This journal article explores whether community college websites are a useful medium for providing knowledge relevant to degree completion. The findings suggest that participants frequently encountered problems with finding and understanding information about degree selection and completion. The content analysis of these problems yields recommendations for improving the usability of community college websites for answering common questions about degree completion.
This journal article discusses a qualitative study of a college coach program introduced in 12 nonselective Chicago Public Schools in fall 2004. It describes how the coach program works and analyzes key aspects that may explain its positive relationship with college enrollment outcomes.
This brief presents findings from interviews with North Texas juniors and seniors on the factors, influences, and resources that impact students’ decision-making process as they make post-high school plans.
Researchers from AIR conducted an evaluation of CareerSource North Central Florida's Opportunity Quest program. The program leveraged U.S. Department of Labor Strengthening Working Families Initiative funding to simultaneously address the job training needs and childcare barriers among low-income, low-skilled parents, giving them the flexibility to train toward a sustainable career path. Through partnerships with Temporary Assistance for Needy Families (TANF), education and training providers, community-based organizations, and local employers, Opportunity Quest linked custodial parents with flexible childcare resources and supportive services and aimed to provide them with an innovative training program offering occupational and entrepreneurial skills training to help participants develop employability and information technology (IT) skills.
AIR is conducting a 3-year evaluation of 12 separate organizations selected by the Bill & Melinda Gates Foundation as Intermediaries for Scale. The goals of evaluation are to support the Foundation’s postsecondary strategy by better understanding the relationships between intermediary capabilities and institutional transformation.
AIR, in collaboration with Quality Education for Minorities and the Kapor Center, is examining learning environments that enable undergraduate students at Historically Black Colleges and Universities (HBCUs) to thrive and subsequently attain doctoral degrees in science and engineering (S&E). The goals of the study are to (a) identify unique characteristics of S&E learning environments at the 21 HBCUs ranked as top producers of Black baccalaureate degree recipients who earn S&E doctorates (“anchor institutions”), (b) identify HBCUs that have similar characteristics as the anchor institutions and have a high potential to graduate students who go on to earn doctoral degrees, and (c) develop and disseminate a model that builds HBCU capacity to produce graduates who go on to earn S&E doctorates. Click here to access the project website.
Researchers at AIR are conducting a study of adult-friendly learning models to improve understanding among stakeholders at postsecondary institutions and state system offices and policymakers about (1) What educational and training program models might best resonate with, and support access and success for, adult learners of color; and (2) how to take an asset-based approach to presenting information about program models in ways that are relevant to the strengths, motivations, and experiences of adult learners of color (particularly Black, Hispanic, and Native American adult learners.). Researchers will conduct interviews with and administer a survey to adults of color who are 1) are currently enrolled in postsecondary education; 2) have some postsecondary experience but no credential and are not currently enrolled; 3) have no recognized postsecondary education or training and may be considered current “non-consumers” of postsecondary education. Researchers will also work with a small group of external research partners on collaborative projects related to how adults of color participate in and make decisions about postsecondary education, growing the field with a more diverse and representative pool of experts.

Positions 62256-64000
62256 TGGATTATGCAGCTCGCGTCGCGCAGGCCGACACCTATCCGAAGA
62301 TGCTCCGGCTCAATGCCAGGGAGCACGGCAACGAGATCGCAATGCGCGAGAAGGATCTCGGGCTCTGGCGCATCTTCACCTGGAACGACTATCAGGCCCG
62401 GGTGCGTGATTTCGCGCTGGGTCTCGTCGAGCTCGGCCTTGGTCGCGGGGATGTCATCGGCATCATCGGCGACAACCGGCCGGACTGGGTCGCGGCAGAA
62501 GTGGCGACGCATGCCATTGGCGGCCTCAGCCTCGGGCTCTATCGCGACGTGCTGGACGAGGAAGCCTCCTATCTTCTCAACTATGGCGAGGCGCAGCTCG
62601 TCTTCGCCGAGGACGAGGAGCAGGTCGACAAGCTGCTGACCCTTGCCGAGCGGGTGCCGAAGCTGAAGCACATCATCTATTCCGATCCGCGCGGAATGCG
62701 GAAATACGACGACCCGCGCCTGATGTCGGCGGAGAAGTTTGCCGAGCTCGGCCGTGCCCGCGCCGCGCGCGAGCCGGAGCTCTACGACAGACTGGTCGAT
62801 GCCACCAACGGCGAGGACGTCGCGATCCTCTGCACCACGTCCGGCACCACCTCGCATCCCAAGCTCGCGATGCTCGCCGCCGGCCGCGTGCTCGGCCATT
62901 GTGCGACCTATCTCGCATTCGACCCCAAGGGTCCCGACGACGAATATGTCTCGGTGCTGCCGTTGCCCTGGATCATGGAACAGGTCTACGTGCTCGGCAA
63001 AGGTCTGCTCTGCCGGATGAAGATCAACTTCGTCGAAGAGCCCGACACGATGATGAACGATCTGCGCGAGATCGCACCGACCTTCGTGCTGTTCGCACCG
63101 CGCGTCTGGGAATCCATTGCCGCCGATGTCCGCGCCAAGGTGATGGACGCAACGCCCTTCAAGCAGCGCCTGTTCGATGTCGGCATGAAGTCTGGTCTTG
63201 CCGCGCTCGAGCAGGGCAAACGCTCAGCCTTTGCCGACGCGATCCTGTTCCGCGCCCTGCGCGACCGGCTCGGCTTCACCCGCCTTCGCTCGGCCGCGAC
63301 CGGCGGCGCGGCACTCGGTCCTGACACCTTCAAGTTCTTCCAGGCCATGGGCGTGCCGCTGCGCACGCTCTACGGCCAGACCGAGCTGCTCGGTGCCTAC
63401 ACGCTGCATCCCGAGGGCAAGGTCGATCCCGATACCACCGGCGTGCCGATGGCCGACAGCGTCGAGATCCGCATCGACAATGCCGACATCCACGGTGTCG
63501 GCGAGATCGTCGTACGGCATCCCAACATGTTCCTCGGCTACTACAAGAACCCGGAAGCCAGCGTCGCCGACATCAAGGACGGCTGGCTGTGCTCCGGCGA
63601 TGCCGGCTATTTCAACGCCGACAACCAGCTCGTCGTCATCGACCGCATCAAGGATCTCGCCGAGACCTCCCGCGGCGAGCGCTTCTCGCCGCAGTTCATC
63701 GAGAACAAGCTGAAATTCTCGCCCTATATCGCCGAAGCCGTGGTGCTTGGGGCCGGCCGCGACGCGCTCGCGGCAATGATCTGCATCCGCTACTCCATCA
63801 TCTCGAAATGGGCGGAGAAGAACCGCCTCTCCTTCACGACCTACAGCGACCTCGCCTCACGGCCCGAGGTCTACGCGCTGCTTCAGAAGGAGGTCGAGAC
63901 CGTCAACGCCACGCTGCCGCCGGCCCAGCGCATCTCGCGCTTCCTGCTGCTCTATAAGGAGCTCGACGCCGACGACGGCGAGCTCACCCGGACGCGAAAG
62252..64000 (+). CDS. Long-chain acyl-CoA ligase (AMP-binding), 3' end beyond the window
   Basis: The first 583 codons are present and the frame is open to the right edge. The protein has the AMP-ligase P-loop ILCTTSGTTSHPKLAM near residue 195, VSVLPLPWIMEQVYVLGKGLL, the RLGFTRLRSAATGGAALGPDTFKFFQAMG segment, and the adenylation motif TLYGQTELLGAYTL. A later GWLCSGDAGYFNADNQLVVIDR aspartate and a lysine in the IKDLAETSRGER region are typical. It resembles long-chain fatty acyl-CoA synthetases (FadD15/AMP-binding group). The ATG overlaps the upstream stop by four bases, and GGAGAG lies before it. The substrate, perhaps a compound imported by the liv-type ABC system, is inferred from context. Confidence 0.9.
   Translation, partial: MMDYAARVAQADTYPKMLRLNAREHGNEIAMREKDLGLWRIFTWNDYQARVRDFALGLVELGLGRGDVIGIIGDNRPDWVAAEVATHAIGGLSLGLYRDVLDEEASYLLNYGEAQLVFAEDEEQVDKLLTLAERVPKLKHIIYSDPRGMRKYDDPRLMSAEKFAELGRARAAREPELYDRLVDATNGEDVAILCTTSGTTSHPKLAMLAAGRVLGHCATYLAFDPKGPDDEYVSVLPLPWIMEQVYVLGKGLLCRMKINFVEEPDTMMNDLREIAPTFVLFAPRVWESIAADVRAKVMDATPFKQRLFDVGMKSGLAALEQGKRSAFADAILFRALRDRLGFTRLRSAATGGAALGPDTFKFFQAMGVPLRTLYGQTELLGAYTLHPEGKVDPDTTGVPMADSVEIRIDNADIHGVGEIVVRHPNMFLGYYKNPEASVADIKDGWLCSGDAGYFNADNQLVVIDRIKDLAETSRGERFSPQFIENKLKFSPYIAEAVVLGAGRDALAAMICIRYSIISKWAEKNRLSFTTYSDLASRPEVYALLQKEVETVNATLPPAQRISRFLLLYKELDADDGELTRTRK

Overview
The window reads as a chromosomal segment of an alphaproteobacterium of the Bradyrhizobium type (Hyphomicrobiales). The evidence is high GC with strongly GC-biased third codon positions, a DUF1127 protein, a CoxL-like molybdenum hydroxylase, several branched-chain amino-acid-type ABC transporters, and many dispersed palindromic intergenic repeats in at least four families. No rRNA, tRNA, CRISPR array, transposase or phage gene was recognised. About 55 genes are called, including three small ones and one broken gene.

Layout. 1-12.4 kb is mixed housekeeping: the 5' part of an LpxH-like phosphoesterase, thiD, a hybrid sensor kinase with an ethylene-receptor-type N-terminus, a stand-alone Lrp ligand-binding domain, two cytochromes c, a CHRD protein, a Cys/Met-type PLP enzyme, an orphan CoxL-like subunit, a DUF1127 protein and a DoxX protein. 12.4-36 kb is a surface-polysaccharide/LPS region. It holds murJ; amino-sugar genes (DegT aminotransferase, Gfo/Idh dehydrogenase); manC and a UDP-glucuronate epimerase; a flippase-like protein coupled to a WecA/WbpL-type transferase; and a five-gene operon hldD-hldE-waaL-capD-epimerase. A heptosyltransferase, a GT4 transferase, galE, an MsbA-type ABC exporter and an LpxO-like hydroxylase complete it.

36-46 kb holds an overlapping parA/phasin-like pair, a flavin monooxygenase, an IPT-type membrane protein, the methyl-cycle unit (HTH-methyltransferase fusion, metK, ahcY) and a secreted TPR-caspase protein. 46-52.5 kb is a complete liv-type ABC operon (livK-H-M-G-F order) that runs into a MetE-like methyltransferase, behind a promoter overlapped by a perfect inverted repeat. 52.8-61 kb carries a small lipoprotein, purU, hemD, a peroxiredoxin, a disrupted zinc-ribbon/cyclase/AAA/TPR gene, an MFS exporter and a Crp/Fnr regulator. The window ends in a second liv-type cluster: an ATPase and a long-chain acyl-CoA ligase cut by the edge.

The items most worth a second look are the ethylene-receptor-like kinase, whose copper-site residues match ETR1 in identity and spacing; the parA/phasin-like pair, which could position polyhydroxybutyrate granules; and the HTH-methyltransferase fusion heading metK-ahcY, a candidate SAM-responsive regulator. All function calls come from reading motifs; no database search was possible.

The Regional Educational Laboratory Midwest, operated by AIR, created a documentary that reveals best practices for educating Latino students and preparing them for college. It highlights the predominantly Latino Cesar Chavez Academy High School in Detroit and the College Assistance Migrant Program at Michigan State University. The goal of this work was to equip educators with the knowledge they need to tailor their Latino students’ education to reflect their cultural needs and prepare them for college and career readiness.
AIR has partnered with Quality Education for Minorities to expand effective strategies to support talented, low-income students pursuing science, technology, engineering and mathematics (STEM) at historically Black colleges and universities (HBCUs). For this new National Science Foundation-funded project, AIR's Jennifer Hudson and Mahlet Megra will lead mixed-methods research on the capacity of HBCUs to develop, accommodate, and graduate STEM students.
AIR is conducting an evaluation of the Bill & Melinda Gates Foundation's Solution Network, an initiative seeking to systematically connect the needs of higher education institutions with support resources via a network approach. The goal of the evaluation is to support the Foundation's larger postsecondary strategy by analyzing and reporting on what works, for whom, and under what circumstances within the Network.